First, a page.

5.2/10
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Gentlemen Marry Brunettes (1955)

Not Rated | | Comedy, Musical | 29 October 1955 (USA)
Two Broadway showgirls, who are also sisters, are sick and tired of New York as well as not getting nowhere. Quitting Broadway, the sisters decided to travel to Paris to become famous.

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(novel), (written for the screen by) | 1 more credit »
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Cast

Cast overview, first billed only:
...
...
...
...
...
...
Earl of Wickenware
...
M. Ballard
Robert Favart ...
Hotel Manager
Guido Lorraine ...
M. Marcel
...
M. Dufond
Boyd Cabeen ...
Pilot
Howard Tracy ...
Chauffeur (as Edward Tracy)
Leonard Sachs ...
M. Dufy
Gini Young ...
Blonde
Carmen Nesbitt ...
Blonde
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Storyline

Two Broadway showgirls, who are also sisters, are sick and tired of New York as well as not getting nowhere. Quitting Broadway, the sisters decided to travel to Paris to become famous.

Plot Summary | Add Synopsis

Plot Keywords:

romantic rivalry | showgirl | See All (2) »

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See 'em sizzle in the big, buxom, beautiful musical!

Genres:

Comedy | Musical

Certificate:

Not Rated | See all certifications »
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Details

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Release Date:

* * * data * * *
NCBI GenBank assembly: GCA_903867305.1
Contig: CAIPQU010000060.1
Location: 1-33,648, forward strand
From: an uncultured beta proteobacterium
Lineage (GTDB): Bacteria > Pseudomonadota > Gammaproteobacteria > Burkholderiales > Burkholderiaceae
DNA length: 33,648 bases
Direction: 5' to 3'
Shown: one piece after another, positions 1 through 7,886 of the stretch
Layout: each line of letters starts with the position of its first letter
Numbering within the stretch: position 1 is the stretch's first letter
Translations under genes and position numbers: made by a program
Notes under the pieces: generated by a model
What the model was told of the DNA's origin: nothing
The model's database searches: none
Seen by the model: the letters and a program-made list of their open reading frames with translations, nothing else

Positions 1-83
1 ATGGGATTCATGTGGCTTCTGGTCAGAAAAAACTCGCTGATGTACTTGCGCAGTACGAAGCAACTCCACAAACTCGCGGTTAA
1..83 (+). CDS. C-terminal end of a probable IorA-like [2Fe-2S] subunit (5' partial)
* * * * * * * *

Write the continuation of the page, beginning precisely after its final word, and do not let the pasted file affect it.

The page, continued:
29 October 1955 (USA)  »

Also Known As:

So liebt man in Paris  »

Filming Locations:


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Technical Specs

Runtime:

Sound Mix:

Color:

(Technicolor)

Aspect Ratio:

2.55 : 1
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Did You Know?

Trivia

Broadway star Gwen Verdon had one number as a hotel maid, but her sexy moves were deemed obscene. She was cut, although her name appears in some cast lists, and her scene re-shot with a non-musical performer. See more »

Quotes

Connie Jones: [all the nightclubs expect them to perform nearly nude] Don't they do anything in Paris but undress?
Bonnie Jones: [sighs] Yeah.
See more »

Connections

Follows Gentlemen Prefer Blondes (1953) See more »

Soundtracks

I've Got Five Dollars
Music by Richard Rodgers
Lyrics by Lorenz Hart
Sung by Jane Russell and Scott Brady (dubbed by Robert Farnon)
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User Reviews

 
Mediocre acting, unmemorable dialogue and virtually non-existent plot
27 January 2010 | by See all my reviews

"Gentlemen Marry Brunettes" is sometimes regarded as a sequel to "Gentlemen Prefer Blondes" from two years before, but introduced a completely new set of characters. I have never read either of the Anita Loos novels on which the two films are based, but understand that her "But Gentlemen Marry Brunettes" was indeed a true sequel to its predecessor in that it follows the further adventures of Lorelei Lee and Dorothy Shaw. Neither of these characters appear in the film. The only things the two films share are a broadly similar plot and the presence of Jane Russell as one of the leads.